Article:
On August 11th, 2014, Matt Bass drove home late from work and fell asleep behind the wheel.
Bass told Ivanhoe that doctors, "told me I broke both my legs, my right arm and had bleeding of the brain."
For more than two weeks, Bass was in a coma. As his body began to heal, doctors discovered one of the worst injuries was to his ankle.
"They said I shattered it into 30-odd pieces," Bass detailed.
SubmitMark Myerson, M.D., the Director for the Institute for Foot and Ankle Reconstruction at Mercy Hospital in Baltimore, Maryland said "People are living through accidents that previously were fatal, and their feet are getting crushed on the floorboard."
In Bass' case, doctors needed to remove his talus bone because it was dead and crumbling.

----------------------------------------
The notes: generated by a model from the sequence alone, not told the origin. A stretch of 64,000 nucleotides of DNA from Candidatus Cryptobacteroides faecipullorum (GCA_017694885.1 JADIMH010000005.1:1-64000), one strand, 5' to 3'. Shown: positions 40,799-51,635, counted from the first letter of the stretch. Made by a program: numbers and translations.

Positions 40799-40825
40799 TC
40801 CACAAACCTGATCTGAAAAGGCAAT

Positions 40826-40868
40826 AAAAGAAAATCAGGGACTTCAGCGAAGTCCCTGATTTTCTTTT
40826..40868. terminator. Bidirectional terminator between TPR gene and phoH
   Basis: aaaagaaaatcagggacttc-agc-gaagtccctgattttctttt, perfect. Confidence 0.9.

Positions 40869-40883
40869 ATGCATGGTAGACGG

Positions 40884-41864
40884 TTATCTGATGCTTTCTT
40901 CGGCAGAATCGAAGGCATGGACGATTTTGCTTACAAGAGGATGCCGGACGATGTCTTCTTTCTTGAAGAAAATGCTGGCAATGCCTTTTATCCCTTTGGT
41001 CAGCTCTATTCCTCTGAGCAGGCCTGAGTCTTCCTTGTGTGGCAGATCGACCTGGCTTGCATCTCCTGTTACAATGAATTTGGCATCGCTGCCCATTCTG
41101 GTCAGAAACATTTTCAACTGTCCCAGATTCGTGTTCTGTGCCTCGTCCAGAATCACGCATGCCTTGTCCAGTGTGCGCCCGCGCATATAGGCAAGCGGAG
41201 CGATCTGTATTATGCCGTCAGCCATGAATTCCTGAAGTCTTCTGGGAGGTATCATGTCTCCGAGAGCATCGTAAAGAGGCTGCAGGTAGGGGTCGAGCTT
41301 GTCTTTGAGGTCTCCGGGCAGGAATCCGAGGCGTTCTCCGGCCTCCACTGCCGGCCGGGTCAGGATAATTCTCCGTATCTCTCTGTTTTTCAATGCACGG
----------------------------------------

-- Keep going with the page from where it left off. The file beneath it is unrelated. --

"You're left with a massive hole," Dr. Myerson told Ivanhoe.
In the past, doctors would have fused the ankle, leaving Bass unable to move his foot. But now Dr. Myerson is using a first-of-a-kind procedure.
"It builds a whole new ankle," said Dr. Myerson.
Using a patient's normal ankle as a model, biomedical engineers construct a cobalt and chrome prosthesis, then reverse it so it will replace the missing talus.
Bass is back on his feet, and ready to start a new chapter in his life.
"Still have aches and pains when I'm on it a lot, but I'm able to stay on it, which before wasn't an option," explained Bass.
Dr. Myerson said, "This is a life-changing experience."
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